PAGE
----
President’s Office downplays ‘Cars for Peace’ controversy

President’s Office downplays ‘Cars for Peace’ controversy

The President’s Office has sought to mitigate a controversy over its delivery of hundreds of vehicle import permits to at least 14 ethnic groups, a measure some commentators are calling a “Cars for Peace” scandal.

At a press conference hosted by the Myanmar Peace Centre, official Nyo Ohn Myint told journalists that the car permits were offered to the ethnic armed groups attending Union Day festivities in Naypyidaw on 12 February after several ethnic officials had requested the permits in order to register legally vehicles that had been brought in to the country via land borders.

“The permits were requested by the ethnic groups – they said they prefer not using unlicensed vehicles. The minister proposed to the cabinet to grant them permits and the cabinet approved,” said Nyo Ohn Myint.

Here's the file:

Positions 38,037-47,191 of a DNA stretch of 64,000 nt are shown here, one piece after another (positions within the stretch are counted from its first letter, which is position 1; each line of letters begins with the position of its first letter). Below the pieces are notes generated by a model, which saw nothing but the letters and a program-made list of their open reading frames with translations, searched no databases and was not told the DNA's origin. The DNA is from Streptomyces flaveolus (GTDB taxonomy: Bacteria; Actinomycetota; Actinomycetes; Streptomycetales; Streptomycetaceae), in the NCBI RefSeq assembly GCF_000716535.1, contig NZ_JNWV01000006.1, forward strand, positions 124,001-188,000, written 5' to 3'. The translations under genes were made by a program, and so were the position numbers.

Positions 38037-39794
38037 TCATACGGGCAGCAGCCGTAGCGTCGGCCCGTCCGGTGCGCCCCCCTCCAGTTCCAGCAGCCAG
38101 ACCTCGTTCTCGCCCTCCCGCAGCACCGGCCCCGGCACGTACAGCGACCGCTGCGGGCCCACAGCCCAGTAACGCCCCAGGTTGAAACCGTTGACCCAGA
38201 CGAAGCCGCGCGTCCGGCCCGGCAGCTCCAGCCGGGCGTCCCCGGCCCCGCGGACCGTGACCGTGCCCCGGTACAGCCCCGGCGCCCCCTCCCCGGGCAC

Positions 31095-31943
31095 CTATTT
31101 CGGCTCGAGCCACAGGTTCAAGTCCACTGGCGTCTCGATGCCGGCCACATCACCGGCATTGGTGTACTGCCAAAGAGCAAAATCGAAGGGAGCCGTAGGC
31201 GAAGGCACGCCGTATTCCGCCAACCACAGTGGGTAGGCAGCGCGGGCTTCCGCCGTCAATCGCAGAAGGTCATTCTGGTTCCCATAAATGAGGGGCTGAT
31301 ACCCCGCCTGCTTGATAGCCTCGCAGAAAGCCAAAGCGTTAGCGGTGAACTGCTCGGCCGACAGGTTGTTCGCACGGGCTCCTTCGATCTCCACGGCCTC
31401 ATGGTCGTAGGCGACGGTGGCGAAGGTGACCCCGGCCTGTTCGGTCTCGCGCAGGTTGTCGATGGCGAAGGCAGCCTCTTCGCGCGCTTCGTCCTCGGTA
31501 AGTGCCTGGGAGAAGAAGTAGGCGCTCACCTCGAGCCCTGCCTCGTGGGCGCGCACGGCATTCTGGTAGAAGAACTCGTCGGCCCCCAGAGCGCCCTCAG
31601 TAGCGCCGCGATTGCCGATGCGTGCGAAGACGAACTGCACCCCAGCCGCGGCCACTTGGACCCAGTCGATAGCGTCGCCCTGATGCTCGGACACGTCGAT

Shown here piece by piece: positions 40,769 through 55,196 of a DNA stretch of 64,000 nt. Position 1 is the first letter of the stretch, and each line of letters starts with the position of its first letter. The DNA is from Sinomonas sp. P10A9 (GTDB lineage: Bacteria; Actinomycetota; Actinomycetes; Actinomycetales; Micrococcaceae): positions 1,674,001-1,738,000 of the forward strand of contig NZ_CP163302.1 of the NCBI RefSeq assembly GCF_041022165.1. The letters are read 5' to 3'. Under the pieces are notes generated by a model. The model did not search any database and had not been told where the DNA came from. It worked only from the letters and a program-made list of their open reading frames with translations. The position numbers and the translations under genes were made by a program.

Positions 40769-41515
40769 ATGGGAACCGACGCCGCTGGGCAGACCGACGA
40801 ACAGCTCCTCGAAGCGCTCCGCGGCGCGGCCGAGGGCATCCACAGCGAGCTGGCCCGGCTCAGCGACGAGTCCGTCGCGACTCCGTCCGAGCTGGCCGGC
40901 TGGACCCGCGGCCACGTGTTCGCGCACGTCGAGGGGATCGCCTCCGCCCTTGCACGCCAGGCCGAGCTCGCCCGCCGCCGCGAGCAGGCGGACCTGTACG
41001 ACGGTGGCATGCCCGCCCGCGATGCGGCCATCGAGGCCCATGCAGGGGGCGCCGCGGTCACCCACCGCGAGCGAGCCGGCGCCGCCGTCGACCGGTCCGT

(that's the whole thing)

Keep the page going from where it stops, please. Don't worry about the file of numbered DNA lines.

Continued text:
Nyo Ohn Myint added that granting vehicle permits to ceasefire groups has been a long-practised tradition, not just by the current government but by the previous rulers of the country.

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Last Thursday, the Karen National Union (KNU) held a press conference rejecting allegations by Eleven News Media that armed groups altogether received over 1,000 vehicle permits. He said the true number is only 870.

KNU’s Central Committee member Mahn Nyein Maung said 290 of the permits are tax-free and the others are set at a 60 percent reduced tax rate.

Permits for luxury cars in Burma are known to sell for up to US$100,000.

The armed groups known to have received the vehicle permits are: the KNU, Shan State Army-North, Shan State Army-South, United Wa State Army, Karenni Progressive Party, New Mon State Party, National Democratic Alliance Army, National Front, Karen National Union (Peace Council), Pa-O National Organisation, National Socialist Council of Nagaland-Khaplang and All-Burmese Students Democratic Front.

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